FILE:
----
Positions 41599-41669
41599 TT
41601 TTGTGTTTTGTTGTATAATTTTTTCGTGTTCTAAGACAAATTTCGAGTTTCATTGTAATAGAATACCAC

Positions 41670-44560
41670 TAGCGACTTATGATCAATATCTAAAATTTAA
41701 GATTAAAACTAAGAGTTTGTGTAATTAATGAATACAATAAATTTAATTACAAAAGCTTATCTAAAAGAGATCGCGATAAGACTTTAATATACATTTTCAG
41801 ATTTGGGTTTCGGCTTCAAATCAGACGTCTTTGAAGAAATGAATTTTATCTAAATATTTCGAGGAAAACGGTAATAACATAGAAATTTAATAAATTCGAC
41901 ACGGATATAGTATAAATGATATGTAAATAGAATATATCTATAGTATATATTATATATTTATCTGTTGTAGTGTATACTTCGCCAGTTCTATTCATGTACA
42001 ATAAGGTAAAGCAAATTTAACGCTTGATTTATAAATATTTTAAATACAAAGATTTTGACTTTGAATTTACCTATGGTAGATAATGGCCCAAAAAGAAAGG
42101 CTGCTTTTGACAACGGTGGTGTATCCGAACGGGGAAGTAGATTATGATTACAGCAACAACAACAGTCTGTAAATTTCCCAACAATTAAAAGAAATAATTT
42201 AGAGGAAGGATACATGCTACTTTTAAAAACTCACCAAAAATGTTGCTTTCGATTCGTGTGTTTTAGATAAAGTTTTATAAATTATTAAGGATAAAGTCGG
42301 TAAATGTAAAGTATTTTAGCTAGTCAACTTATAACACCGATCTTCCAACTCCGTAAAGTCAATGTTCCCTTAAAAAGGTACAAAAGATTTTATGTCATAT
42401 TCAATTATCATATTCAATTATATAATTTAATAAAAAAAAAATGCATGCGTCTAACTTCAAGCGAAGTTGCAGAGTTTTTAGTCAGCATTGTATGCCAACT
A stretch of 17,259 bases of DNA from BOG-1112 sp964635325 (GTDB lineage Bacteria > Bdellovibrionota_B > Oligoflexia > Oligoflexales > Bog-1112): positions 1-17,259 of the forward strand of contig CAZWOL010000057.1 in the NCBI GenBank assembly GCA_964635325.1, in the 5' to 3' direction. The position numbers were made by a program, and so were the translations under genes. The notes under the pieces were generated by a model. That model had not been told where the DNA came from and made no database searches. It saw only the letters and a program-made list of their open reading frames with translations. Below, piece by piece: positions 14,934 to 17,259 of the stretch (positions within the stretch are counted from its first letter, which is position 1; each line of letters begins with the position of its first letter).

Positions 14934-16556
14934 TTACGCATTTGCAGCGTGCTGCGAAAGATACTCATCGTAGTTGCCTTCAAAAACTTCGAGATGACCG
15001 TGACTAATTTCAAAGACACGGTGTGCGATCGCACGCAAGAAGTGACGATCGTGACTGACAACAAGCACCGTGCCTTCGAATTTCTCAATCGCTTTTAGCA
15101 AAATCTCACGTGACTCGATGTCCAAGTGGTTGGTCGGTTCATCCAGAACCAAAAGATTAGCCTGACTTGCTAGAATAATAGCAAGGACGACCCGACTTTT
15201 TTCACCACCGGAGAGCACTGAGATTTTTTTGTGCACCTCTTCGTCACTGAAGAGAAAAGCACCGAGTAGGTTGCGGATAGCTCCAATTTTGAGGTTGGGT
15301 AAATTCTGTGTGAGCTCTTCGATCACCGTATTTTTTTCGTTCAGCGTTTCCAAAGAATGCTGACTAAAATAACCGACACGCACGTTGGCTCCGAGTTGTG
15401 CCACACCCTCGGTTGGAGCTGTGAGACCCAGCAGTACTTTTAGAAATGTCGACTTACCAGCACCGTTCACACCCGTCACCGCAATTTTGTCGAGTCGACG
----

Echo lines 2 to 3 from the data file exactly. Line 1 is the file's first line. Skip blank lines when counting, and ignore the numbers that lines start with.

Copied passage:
41599 TT
41601 TTGTGTTTTGTTGTATAATTTTTTCGTGTTCTAAGACAAATTTCGAGTTTCATTGTAATAGAATACCAC